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September 16, 2002 - Image 5

Resource type:
Text
Publication:
The Michigan Daily, 2002-09-16

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Monday
September 16,2002
michigandaily.com
mae@michigandaily.com

UIJEIE iWUadU '
ARTS

5A

'Stealing Harvard' stinks hard

By Ryan Lewis
For the Daily

After "Freddy Got Fingered", it
should be safe to assume that no film
involving Tom Green could be any
worse. It would also seem quite logical
that the addition of once funny "Kids
in the Hall" member Bruce McCul-
loch as director, dry humored Jason
Lee as the main character, and a sup-
porting cast including Dennis Farina
and John C. McGinley would have to
produce at least a decent product. This
is wrong. Green continues to nosedive
from bad to terrible, and everyone else
involved ends up being annoying or
having their talent misused.
With a plot that should leave room
for wonderful slapstick, irony or even
subtle humor, "Stealing Harvard"
poorly attempts to show a middle-
class uncle's struggle to pay for his
niece to go to Harvard. The film opens
with John (Jason Lee, "Almost
Famous") explaining his theory on
fate. We learn his parents died when
he was 18 and he leads a moral life.
He has a beautiful fiance who has a
home business of making gift baskets,
audibly sobs during sex and works for
her overbearing father at a home med-
ical supply company called Homespi-
tal. All of this is conveyed through a
lengthy voiceover montage. John and
his fiance Elaine (Leslie Mann,
"George of the Jungle") have just
raised enough money to wed and buy
a house, but something keeps John
from happiness because it seems that
the money might have to be used else-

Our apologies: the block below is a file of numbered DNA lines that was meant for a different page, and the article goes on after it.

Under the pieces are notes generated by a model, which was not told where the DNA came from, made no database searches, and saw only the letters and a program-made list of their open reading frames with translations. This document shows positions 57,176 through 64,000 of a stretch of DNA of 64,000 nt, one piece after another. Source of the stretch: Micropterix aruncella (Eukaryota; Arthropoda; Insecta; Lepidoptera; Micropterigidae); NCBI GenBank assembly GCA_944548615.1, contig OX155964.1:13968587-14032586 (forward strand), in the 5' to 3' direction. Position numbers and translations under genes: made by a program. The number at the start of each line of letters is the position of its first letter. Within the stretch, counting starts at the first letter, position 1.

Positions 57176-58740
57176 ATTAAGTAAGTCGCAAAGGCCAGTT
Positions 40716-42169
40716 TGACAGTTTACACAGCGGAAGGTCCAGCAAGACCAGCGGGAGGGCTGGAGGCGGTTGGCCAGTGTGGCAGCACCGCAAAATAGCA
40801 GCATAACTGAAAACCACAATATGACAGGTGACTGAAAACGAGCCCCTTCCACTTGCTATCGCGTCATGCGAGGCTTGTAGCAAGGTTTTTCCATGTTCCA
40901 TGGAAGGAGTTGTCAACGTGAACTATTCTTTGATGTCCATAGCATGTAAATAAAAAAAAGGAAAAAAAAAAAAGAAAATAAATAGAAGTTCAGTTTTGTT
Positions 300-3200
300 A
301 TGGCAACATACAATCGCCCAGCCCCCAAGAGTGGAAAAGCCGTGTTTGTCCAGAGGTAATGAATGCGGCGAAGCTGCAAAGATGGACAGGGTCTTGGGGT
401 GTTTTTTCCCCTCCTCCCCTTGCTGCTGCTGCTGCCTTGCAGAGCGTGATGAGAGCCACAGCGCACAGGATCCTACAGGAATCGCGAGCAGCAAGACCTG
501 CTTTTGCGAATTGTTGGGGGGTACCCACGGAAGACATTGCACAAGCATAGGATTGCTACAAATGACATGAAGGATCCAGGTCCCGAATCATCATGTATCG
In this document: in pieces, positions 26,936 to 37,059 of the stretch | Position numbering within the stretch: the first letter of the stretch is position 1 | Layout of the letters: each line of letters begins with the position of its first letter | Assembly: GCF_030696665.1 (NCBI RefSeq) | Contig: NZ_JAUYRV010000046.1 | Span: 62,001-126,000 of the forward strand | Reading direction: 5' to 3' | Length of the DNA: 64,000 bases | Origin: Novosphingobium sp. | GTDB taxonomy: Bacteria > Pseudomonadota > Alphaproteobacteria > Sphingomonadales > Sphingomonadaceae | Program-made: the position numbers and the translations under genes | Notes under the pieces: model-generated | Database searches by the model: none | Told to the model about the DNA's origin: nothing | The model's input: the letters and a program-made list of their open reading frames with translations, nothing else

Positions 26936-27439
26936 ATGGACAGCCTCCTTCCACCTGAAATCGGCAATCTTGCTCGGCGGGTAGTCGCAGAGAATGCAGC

where. His niece was accepted into
Harvard and he prom-
ised to pay for it, but a
she only needs about
$30,000 because the
rest has been saved
and earned through STEAl
scholarships. HARV
When he returns
home, Elaine informs At Show
him that she put a bid Qualit
on the dream house Revolu
with the down pay-
ment of the $30,000
they had saved. After calling every
family member he could, drudge up
without success, he has, for some

"ourtesyf C o"umia"ictures

It's not the Tom Green show anymore.
unexplained reason, no choice but to
turn to his friend Duff (Tom Green)
for assistance. Finding Duff working
at his landscaping job after apparently
not having seen him for some time,
they discuss John's options and con-
coct a scheme to rob the home of the
man for whom Duff does landscaping.
Duff still lives at his mother's house
and has the mother-son relationship of
a pubescent teenager. His backhouse
room serves as their "war room," as
they discuss ideas and prepare for the
robbery by dressing in all black and
standing in front of a mirror.
Stealing the money from the home
becomes a foiled plan as the home-
owner catches John sneaking about
and forces him into a position less
funny than out of place and disturbing.
One scheme after another goes awry
because of reasons varying from a

Courtesy of MGM

Darling, won't you go and cut your hair if you think it's gonna make him change.

Ice Cube makes good in first
surprise of fall Barb ershop'

from the days when Green's shock
comedy still seemed funny and fresh.
Not only are his gags no longer funny,
but the fact also remains that he sim-
ply cannot act. Half the film passes by
before he ever looks at the person he
talks to, and too much time is spent
isolating him in scenes that are unmo-
tivated and completely devoid of any-
thing remotely humorous. Jason Lee's
usually funny manner is stricken from
his character as the story makes him
both stiff and boring. Less time is
spent worrying about him fixing his
relationship with Elaine, a secondary
plot without substance, and supporting
his niece than waiting for the two
clueless characters to finally get the
money. John C. McGinley, the notable
supporting actor from great comedies
like "Office Space" and "Nothing to
Lose", is pointlessly subdued in a role